This week, top climate scientists from around the globe came together to publish the IPCC Special Report on Global Warming of 1.5C. The report explores pathways to limit warming to below 1.5C, a critical goal to protect the world’s most vulnerable populations and ecosystems. (For more information on what 1.5C of warming means for the planet, we recommend Carbon Brief’s interactive webpage.)
We’ve seen article upon article telling us the punchline of the report: the climate is in a dire state and we need to take action now. And while the report serves as a strong motivator for action, there are some interesting findings buried within the report that explore the role carbon removal plays in meeting this ambitious goal. So we set out to make sense of them — we asked five experts what they thought this new report meant for carbon removal. Read what they had to say below.
Dr. Jonah Busch — Chief Economist, Earth Innovation Institute
The new IPCC report is every bit as grim and technical as previous IPCC reports but it’s also new in some important ways. The report shows what it would take to stabilize the climate: lots more solar, wind, and nuclear and lots less fossil fuels; lots more forests and lots less pasture and non-agricultural land. This report also places a much larger emphasis on carbon dioxide removal. Most options for taking CO2 out of the air still only exist on paper or in the lab; forests are the big exception. (For Jonah’s full summary, read his Twitter thread here.)
Dr. Sabine Fuss — Mercator Research Institute on Global Commons and Climate Change (MCC) and Humboldt University of Berlin
In the report, a broad range of pathways that keep global warming below 1.5°C with limited or no overshoot has been assessed. Even though all of them feature carbon removal (in the form of bioenergy with carbon capture and storage (BECCS) and/or afforestation), the dependence on carbon removal can be greatly reduced by considerable changes in lifestyle and behavior and a rapid decrease in emissions before 2030. Still, at least 100 billion tons of CO2 are removed even under the most stringent assumptions. More likely, carbon removal will be on the order of magnitude of a few hundred billion tons of CO2. Trying to achieve this with only BECCS can result in risks for sustainability, which could be reduced if a portfolio of the removal options deployed at lower scales was considered.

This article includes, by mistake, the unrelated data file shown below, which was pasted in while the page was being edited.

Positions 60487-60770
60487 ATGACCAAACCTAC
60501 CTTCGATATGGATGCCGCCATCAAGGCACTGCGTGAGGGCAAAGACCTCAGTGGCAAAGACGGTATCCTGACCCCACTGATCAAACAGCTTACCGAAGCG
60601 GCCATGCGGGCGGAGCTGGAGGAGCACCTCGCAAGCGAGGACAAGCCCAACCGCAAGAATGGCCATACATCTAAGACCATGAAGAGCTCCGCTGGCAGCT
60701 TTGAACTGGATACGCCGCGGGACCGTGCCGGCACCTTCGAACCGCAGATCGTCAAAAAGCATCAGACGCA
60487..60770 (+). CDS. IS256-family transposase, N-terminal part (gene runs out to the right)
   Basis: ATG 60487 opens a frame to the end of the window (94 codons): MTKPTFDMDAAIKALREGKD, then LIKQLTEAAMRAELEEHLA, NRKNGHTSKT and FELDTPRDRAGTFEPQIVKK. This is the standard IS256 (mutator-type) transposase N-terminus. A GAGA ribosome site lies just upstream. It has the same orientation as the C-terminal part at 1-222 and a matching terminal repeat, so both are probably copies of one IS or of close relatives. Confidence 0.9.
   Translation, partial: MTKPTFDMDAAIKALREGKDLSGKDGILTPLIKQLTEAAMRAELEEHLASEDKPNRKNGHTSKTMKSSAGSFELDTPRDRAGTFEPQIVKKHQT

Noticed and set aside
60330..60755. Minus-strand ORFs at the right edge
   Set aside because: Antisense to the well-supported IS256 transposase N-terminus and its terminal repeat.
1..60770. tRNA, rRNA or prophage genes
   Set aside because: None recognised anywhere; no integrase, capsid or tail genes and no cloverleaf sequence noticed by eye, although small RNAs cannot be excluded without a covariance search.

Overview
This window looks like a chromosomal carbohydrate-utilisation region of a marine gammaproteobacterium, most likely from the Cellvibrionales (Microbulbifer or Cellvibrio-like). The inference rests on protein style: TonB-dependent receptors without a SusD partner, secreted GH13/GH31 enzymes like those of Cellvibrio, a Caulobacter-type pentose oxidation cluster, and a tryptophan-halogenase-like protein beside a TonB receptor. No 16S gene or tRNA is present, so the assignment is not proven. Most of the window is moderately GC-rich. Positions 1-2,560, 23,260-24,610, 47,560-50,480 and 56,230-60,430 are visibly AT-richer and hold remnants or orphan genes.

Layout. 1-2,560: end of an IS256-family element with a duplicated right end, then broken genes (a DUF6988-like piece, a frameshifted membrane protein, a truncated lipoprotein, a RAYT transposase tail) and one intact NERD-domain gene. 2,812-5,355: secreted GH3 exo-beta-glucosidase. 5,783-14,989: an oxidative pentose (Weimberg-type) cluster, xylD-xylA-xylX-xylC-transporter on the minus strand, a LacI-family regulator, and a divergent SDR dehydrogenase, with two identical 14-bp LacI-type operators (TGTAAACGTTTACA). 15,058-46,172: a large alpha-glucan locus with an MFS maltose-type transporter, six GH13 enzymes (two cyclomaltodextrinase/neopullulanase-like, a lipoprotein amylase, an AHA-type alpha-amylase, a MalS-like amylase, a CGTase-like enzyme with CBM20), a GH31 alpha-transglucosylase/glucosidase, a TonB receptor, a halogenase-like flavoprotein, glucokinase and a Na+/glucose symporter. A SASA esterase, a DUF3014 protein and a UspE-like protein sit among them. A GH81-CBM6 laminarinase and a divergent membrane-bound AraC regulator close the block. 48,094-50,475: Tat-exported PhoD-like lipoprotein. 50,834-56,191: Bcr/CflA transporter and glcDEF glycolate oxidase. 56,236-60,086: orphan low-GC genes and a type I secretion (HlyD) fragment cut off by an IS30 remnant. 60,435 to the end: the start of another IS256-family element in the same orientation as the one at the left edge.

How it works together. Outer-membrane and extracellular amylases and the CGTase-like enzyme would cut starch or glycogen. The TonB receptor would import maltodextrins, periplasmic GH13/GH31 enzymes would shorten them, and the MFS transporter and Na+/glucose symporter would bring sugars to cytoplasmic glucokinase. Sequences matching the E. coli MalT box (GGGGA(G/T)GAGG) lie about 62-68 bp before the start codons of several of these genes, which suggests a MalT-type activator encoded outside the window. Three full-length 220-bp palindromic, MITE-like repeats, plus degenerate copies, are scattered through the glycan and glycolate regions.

Dr. Kate Marvel — NASA Goddard Institute for Space Studies and Columbia Engineering’s Department of Applied Physics and Mathematics
The report says that a world that is 1.5 degrees warmer than it was before the Industrial Revolution is less dangerous than a world that’s 2 degrees warmer. That extra half degree makes a huge difference to extreme weather risk, sea level rise, and agriculture, but it will take a massive, civilization-wide effort to reduce CO2 emissions in order to get there. Even then, we’re not “safe” at 1.5 degrees — climate change will still happen, and still be catastrophic for some. But that’s no reason not to try.
Dr. Joana Portugal Pereira — Senior Scientist at the IPCC Working Group III and Faculty of Natural Sciences at Imperial College
- Global warming above pre-industrial levels is already happening and requires immediate actions to avoid irreversible losses.
- To limit global warming to below 2°C, CO2 emissions need to reach net zero around 2075. This required global, large-scale and rapid transitions in energy, land, urban and infrastructure. This implies increasing share of renewable energy in the energy sector, fast electrification of energy end-use, increase energy efficiency and behavioral change to reduce energy demand (mobility and diet shifts). Carbon dioxide removal technologies, including fossil fuel CCS and BECCS, would be used to compensate residual emissions in the industrial sector, aviation, and maritime transport sectors.
- Avoided impacts of climate change will bring significant synergies in other Sustainable Development Goals (SDGs) dimensions, mainly on human health, access to clean energy, responsible consumption and production, and protection of ocean biodiversity. Some conflicts may exist between climate mitigation efforts and water access, land biodiversity, poverty, and hunger SDGs. Policy makers need to enhance strategies to promote diversification of the economic activities and capacity programs for civil societies to address the associated challenges.
Dr. Heidi Steltzer — Associate Professor of Biology at Fort Lewis College
We are on our way to a 1.5C warmer planet. We don’t need a report to tell us this. Many are experiencing the impacts of a hotter, drier world where storms have greater consequences. The report aims to help us assess, do we want to be headed to a 1.5C warmer planet? Many do not…If this question is difficult to answer, then the 1.5C report is a new opportunity, a chance to figure out ‘why not’ and be open to changing one’s mind — not one’s values, but one’s perspective.
It’s hard to know what it will be like and why 1.5C should be the new target. It’s a line on a stick in order to manage risk. The chances are greater that 1.5C is too much warming, rather than not a problem.